Tag Archives: economics

Economist on Labor in China

Via Mike Daisey’s blog I was led to the following bit by the Economist:

Anyway, that’s one angle: sweatshops are awful, but working a tiny rice farm is clearly worse, judging by the workers’ own preferences. However, the stance one takes on this depends on the question one is asking. An article on hardships in the garment industry in New York in 1909 might have elicited the response that things couldn’t be too bad since people were still immigrating from eastern Europe by the millions to take these jobs. Clearly they were better off working in a sweatshop in Manhattan than leading a miserable existence of poverty and repression in a shtetl in Poland. But at the same time, these workers were angry enough at the conditions they were subjected to that they staged the massive shirtwaist strike that year. Needless to say, that kind of politically free labour organisation is much harder to conduct in China because the state bans the formation of independent unions not controlled by the Communist Party. There’s a sequence in Mr Daisey’s piece where he describes seeing Foxconn’s perfectly open blacklist of employees who are to be immediately fired and not accepted at other factories because they are “troublemakers”; Mr Daisey notes that in a fascist dictatorship, you don’t have to resort to euphemisms the way management does in democracies. And that, too, rings true from my talks with underground Vietnamese labour activists. It’s hard to say how big the discount is on the manufacturing price of an iPhone due to the Chinese state’s ability to repress the formation of labour unions, but it’s not zero.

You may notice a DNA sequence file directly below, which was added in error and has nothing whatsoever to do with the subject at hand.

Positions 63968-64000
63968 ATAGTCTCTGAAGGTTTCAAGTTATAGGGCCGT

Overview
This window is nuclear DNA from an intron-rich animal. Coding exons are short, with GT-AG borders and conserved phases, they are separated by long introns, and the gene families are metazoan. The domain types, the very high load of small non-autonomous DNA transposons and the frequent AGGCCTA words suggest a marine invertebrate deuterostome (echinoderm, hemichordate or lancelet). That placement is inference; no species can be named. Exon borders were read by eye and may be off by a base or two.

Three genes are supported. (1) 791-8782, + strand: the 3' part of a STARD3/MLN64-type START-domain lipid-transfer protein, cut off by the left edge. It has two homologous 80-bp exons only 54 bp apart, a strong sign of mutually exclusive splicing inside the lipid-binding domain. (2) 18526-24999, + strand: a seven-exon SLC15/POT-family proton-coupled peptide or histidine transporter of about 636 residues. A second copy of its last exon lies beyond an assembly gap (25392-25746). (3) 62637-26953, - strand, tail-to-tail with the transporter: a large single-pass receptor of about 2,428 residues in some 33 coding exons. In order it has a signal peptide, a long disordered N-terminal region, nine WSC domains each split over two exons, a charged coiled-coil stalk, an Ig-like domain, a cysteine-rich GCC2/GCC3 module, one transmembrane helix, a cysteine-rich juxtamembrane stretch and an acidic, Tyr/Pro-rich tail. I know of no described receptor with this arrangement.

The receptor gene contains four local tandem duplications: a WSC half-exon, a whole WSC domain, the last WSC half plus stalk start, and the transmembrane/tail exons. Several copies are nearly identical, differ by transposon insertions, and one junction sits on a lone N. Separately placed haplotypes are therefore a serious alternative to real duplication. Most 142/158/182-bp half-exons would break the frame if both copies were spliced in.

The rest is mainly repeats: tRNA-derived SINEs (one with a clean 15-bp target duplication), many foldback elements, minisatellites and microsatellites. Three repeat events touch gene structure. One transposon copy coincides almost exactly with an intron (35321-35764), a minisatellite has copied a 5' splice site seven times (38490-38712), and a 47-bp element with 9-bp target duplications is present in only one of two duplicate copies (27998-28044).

And I think that really hits an important point. Manufacturing in a totalitarian state means that there is an extra pressure against wage increase because labor organizing is a punishable crime.

There is some other great stuff in the article as well, so you should read the whole thing.

Freakonomics off the rails

Great post at American Scientist about how Freakonomics has gone off the rails.

In our analysis of the Freakonomics approach, we encountered a range of avoidable mistakes, from back-of-the-envelope analyses gone wrong to unexamined assumptions to an uncritical reliance on the work of Levitt’s friends and colleagues. This turns accessibility on its head: Readers must work to discern which conclusions are fully quantitative, which are somewhat data driven and which are purely speculative.

I loved their first book, but as the author says, the strongest part was around Levitt’s own peer reviewed research. As they’ve gotten further away from that over the years, the methodology has become a lot more hear say and writing to a deadline.

The Seeds of Psychohistory?

Isaac Asimov’s Foundation series was based on the idea that in the future overall societal events, like the rise and fall of governments, could be modeled mathematically.

Folks at the New England Complex Systems Institute have proposed a paper that looks at global food prices as compared to food riots and unrest, which in many cases directly preceeded much larger overthrows of governments. It’s a really interesting read.

This is not yet peer-reviewed published, so take that with the appropriate caution. The paper makes a point about the fact that many countries no longer have much of a local food system, which means they are directly impacted by global food price index. Two major statistical factors in the rise of global food prices are cited as commodity speculators and US corn ethanol policy.

I encourage interested people to read the whole paper, available on arXiv.

Hidden City Ticketting

I knew that Airline pricing was pretty crazy, but I didn’t realize it was this crazy: